But, I lovedddddd Summer Heights High and think that Chris Lilley is a comedy writing genius. And, as a twentysomething who’s (thankfully) detached from the whole high school situation, I watch Ja’mie: Private School Girl with the same feeling of fear that most adults have of egotistical, manipulative teenagers. She’s a total nightmare, and several critics have even pointed out that there may be a little too much Ja’mie in the show — versus Summer Heights High, which focused on three protagonists all played by Lilley.
Nevertheless, what I find most interesting isn’t just Lilley-as-Ja’mie, it’s how he writes the other characters' reactions to her. School administrators try to discipline her, but they’re as afraid to put Ja’mie in her place as her parents. They're convinced their daughter is a go-getter. As the audience, we can see the reality of the situation: Ja'mie is just a petulant, spoiled child walking all over her mom and dad. And, let’s be honest — it’s pretty f*cking funny to watch. Although, I hope that statement didn’t just karmically guarantee that I'll have my own egomaniacal queen bee daughter one day.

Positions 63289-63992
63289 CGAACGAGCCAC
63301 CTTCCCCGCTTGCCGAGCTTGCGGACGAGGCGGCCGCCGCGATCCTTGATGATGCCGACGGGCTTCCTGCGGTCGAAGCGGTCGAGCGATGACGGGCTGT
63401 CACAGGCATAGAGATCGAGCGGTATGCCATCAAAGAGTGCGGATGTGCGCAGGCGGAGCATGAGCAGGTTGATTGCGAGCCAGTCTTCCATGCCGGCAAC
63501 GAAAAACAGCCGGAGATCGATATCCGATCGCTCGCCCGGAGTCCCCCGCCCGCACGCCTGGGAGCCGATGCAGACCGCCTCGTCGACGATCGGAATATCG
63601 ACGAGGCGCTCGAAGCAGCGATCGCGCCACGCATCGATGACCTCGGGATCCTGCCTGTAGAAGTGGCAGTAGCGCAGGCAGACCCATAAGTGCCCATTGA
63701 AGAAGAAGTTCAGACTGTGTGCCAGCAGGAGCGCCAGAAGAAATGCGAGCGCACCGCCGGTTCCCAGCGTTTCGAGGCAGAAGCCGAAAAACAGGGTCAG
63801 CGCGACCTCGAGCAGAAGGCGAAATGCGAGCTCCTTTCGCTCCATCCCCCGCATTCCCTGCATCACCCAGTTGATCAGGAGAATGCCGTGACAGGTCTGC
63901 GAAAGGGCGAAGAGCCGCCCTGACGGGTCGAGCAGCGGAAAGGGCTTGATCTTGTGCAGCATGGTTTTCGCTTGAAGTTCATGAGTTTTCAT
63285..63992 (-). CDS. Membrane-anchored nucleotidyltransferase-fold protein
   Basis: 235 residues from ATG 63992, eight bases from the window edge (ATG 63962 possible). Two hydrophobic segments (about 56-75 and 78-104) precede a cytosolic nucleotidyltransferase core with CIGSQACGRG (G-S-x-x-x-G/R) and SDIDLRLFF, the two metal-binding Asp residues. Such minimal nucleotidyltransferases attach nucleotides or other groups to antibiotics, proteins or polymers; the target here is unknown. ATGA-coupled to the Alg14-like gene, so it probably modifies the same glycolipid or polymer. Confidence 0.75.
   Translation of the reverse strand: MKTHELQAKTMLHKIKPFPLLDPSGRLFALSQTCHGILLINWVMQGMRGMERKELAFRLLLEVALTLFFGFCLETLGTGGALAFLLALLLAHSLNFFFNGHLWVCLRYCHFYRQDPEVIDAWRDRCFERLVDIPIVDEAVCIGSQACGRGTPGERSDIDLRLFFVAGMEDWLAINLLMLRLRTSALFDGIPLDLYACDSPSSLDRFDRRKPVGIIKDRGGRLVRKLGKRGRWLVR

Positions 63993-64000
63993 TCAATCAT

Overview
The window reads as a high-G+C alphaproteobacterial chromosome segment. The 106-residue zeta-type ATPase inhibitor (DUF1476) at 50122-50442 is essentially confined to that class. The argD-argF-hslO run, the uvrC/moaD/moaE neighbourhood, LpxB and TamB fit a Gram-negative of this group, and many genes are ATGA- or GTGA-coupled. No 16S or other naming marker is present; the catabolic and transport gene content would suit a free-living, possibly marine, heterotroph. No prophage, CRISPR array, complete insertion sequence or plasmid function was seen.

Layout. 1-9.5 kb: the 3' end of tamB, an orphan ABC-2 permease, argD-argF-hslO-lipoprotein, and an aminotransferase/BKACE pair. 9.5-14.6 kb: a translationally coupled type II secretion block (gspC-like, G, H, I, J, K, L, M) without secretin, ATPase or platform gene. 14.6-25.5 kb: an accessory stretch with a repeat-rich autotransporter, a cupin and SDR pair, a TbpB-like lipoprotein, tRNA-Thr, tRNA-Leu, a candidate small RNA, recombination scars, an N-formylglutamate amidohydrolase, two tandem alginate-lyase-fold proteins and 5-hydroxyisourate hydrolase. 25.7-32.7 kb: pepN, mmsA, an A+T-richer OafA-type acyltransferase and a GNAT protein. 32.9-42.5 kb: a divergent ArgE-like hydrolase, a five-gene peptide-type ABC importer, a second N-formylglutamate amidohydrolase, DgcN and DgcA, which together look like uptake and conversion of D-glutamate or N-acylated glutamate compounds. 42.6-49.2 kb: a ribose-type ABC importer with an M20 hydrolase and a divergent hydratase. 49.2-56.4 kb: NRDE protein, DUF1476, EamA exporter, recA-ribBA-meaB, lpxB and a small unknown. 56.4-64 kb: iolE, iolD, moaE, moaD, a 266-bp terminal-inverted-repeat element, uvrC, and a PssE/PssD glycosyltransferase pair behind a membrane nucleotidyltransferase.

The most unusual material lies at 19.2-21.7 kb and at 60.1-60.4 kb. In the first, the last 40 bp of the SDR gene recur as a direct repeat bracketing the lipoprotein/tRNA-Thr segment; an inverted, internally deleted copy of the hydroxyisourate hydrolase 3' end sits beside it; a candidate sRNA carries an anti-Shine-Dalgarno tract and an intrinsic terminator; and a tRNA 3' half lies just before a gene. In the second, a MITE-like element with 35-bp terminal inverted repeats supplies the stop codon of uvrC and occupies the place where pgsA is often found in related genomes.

Marry: Getting On, a remake of a British show of the same name, is an all-too-real look at life inside the geriatric ward of a hospital. I’m fairly sure you need to be a living saint to work there. Whether or not you consider this a comedy depends on your exposure to life’s more grim realities. But, Alex Borstein (a.k.a. Ms. Swan on MADtv and the voice of Lois Griffin) does a fantastic job portraying a put-upon nurse dealing with deceased patients, doctors who want her to catalog and save fecal samples, and the equally great Niecy Nash from Reno 911.
Kill: I get what you were going for with the clever and cutesy all-rhyming episode, How I Met Your Mother, but yeesh, did this try way too hard. None of the three stories Marshall told Marvin on the bus (under the contrivance that “he only falls asleep to rhymes” — really glad that’s not the case with my new nephew) moved the series' storyline forward at all, although the same can be said for many of the show's final episodes. Still, as thin as this season has been on plot, at least we’re not subjected to a solid 22 minutes of ABBA, ABAB, AABA quatrains that give me flashbacks to Shakespeare class in college.